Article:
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Fox Exec Admits To 'Mischievous' Remarks About Obama

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Fox Exec Admits To 'Mischievous' Remarks About Obama


Fox Exec Admits To 'Mischievous' Remarks About Obama

Fox Exec Admits To 'Mischievous' Remarks About Obama

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  • <iframe src="" width="100%" height="290" frameborder="0" scrolling="no" title="NPR embedded audio player">
  • Transcript

Bill Sammon, a top news executive at Fox News, gave a lecture in 2009 in which he admitted to making "mischievous" on-air suggestions during the 2008 presidential race, speculating that then-candidate Barack Obama was a socialist. Sammon went on to say he did this even though he thought at the time that this charge was "far fetched."


This is All Things Considered from NPR News. I'm Melissa Block.


And I'm Michele Norris.

Controversy now around a top political news executive at the Fox News Channel. It centers on a lecture he gave in 2009. In it, the executive confided that he had suggested on the air that then-candidate Barack Obama was socialist, even though he didn't believe that to be the case.

As NPR media correspondent David Folkenflik reports, audio of the lecture was obtained by the liberal press advocacy group Media Matters For America, a frequent critic of Fox.

DAVID FOLKENFLIK: Bill Sammon is vice president for news and managing editor of the Washington bureau at Fox News. He made the remarks while aboard a cruise in the Mediterranean for attendees of a fundraiser for Hillsdale College, an explicitly conservative campus in Michigan, back in the summer of 2009.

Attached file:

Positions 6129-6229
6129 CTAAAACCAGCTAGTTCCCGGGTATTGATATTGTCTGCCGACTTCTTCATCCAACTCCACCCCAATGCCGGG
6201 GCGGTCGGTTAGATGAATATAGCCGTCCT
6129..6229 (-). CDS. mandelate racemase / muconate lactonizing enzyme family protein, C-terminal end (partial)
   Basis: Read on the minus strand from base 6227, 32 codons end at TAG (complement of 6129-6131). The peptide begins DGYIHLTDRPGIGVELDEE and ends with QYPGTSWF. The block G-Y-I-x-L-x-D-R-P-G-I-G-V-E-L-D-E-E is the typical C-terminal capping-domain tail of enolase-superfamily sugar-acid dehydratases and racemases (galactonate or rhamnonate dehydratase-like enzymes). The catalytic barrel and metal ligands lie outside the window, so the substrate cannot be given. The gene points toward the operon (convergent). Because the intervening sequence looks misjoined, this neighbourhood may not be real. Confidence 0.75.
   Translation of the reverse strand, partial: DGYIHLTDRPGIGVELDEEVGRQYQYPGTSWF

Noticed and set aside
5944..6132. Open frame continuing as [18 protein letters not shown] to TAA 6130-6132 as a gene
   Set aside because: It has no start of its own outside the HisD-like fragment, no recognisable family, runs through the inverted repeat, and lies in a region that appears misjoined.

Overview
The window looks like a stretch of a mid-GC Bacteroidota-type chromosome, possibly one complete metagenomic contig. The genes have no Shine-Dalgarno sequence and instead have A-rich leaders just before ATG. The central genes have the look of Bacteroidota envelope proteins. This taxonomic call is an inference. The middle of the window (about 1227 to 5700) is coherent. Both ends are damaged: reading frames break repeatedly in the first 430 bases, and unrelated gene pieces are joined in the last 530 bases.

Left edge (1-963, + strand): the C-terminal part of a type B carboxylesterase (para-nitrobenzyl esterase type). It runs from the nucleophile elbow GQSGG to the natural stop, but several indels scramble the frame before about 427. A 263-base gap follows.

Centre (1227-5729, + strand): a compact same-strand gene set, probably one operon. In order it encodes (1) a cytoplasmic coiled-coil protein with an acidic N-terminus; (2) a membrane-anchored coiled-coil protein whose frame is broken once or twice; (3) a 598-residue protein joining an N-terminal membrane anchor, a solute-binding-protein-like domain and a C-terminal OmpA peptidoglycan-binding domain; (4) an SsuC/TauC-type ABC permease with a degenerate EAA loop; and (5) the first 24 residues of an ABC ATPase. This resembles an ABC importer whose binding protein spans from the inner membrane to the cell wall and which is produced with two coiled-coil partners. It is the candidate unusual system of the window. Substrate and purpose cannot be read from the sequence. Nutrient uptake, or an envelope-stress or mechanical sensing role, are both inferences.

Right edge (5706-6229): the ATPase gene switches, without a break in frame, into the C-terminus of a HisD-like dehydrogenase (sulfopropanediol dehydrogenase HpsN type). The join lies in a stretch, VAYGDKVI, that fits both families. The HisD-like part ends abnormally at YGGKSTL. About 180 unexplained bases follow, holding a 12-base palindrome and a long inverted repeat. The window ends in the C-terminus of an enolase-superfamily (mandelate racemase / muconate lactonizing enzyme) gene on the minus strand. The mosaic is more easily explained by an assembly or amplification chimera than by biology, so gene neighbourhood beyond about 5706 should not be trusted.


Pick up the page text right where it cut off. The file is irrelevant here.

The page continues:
Mr. BILL SAMMON(Vice President for News, Fox News): Last year, candidate Barack Obama stood on a sidewalk in Toledo, Ohio, and first let it slip to Joe the Plumber that he wanted to, quote, "spread the wealth around." At that time, I have to admit that I went on TV on Fox News and publically engaged in what I guess was some rather mischievous speculation about whether Barack Obama really advocated socialism, a premise that privately I found rather far-fetched.

FOLKENFLIK: He then went on to say that speculation proved founded after the government takeover of banks and car manufacturers.

Mr. SAMMON: The debate over whether America was headed for socialism seemed anything but far-fetched.

FOLKENFLIK: Sammon had also briefly acknowledged former President George W. Bush's role in boosting spending through TARP and a smaller stimulus. But back when that was happening, in 2008, just three weeks before the general election, here's just one of many examples of what Sammon said on the air about candidate Obama when the news executive considered that whole socialism idea far-fetched.

MR. SAMMON: That is red meat when you're talking to conservatives and you start talking about spread the wealth around. That is tantamount to socialism.

FOLKENFLIK: In an interview today with NPR, Sammon said he was trying to characterize what conservatives thought.

Mr. SAMMON: I was, frankly, astonished that that was a serious topic of conversation in a presidential campaign, if for no other reason than it just isn't the kind of thing you normally hear someone talking about with a presidential candidate.

FOLKENFLIK: Sammon's speech focused largely on Mr. Obama's emotional tumult over his abandonment by his father and his racial identity. Sammon says calling his remarks mischievous speculation was inartful and that he hues to Fox News' promise of a fair and balanced approach to news coverage. He says he would not label Obama a socialist.

Mr. SAMMON: I have refrained from drawing judgments like that. I don't take it's the place of somebody like me to be saying, this guy's a capitalist or this guy's a socialist.

FOLKENFLIK: Fox's top opinion hosts are all, to varying degrees, conservative. Sammon, on the other hand, oversees news coverage. And Media Matters has previously released memos from Sammon guiding coverage that seemed to encourage specific phrases unflattering to the White House policies under Mr. Obama. Sammon says he just wants to make sure both sides of every story are covered.

David Folkenflik, NPR News.

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